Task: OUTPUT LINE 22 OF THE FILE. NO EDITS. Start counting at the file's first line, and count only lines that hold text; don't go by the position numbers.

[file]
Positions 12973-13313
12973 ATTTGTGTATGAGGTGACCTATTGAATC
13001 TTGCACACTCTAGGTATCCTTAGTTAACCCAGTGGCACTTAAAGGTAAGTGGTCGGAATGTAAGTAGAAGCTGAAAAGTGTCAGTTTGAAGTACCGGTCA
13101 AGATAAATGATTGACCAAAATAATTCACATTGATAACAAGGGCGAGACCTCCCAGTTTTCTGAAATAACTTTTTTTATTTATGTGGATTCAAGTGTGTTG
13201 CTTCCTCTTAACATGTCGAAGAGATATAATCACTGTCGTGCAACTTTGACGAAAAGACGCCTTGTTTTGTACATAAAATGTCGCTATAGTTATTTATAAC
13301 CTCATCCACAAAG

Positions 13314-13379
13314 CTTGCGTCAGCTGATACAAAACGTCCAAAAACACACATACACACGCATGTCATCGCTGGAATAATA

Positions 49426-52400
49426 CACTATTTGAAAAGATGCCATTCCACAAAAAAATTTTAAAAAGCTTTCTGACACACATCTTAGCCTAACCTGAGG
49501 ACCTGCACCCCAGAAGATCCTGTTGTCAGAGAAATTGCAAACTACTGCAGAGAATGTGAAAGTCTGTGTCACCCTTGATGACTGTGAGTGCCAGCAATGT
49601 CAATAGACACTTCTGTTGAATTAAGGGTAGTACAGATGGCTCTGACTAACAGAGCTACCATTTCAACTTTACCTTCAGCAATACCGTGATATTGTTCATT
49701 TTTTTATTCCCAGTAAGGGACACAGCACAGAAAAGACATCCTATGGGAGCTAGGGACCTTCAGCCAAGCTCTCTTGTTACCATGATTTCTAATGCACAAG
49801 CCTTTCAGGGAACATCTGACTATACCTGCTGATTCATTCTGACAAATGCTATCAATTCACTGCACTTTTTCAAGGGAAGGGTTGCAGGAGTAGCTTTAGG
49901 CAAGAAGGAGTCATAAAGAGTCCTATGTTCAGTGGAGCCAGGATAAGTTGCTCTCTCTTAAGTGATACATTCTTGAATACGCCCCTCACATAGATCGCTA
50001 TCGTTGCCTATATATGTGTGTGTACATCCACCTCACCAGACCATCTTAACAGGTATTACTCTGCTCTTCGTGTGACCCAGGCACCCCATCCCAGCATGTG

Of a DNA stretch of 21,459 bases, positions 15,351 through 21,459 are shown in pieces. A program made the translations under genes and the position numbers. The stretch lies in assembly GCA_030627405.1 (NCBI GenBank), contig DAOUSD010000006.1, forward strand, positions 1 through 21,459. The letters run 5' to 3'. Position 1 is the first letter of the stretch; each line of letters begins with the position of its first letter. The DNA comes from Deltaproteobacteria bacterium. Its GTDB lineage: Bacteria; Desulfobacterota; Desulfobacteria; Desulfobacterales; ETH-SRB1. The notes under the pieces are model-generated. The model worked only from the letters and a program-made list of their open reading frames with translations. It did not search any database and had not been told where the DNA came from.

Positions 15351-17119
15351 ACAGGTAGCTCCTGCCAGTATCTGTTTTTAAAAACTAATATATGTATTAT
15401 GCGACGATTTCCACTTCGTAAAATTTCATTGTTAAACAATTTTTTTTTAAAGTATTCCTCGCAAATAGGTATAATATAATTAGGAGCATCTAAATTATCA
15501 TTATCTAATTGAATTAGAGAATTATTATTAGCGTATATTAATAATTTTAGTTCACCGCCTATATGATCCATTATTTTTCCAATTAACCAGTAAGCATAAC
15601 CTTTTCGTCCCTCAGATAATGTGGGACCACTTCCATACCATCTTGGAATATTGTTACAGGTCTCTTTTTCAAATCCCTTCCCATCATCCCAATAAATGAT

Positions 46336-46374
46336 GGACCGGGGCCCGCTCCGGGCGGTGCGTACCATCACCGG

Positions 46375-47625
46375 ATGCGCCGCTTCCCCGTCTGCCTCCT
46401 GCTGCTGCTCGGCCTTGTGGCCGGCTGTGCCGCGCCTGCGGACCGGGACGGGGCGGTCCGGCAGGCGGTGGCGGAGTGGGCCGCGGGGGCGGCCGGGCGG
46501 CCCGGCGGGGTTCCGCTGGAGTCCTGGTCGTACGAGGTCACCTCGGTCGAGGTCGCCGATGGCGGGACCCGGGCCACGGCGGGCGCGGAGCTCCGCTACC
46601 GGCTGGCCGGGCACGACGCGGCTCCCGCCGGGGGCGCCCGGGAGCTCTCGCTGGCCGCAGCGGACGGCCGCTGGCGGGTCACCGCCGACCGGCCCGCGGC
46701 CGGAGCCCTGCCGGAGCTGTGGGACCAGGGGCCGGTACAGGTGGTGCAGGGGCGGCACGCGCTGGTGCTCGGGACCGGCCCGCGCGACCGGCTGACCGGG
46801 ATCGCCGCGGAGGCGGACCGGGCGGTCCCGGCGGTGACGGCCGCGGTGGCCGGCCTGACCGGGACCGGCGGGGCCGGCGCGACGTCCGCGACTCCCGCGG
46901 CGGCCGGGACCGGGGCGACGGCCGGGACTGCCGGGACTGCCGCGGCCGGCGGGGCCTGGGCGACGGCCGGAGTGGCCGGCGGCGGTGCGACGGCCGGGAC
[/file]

15601 CTTTTCGTCCCTCAGATAATGTGGGACCACTTCCATACCATCTTGGAATATTGTTACAGGTCTCTTTTTCAAATCCCTTCCCATCATCCCAATAAATGAT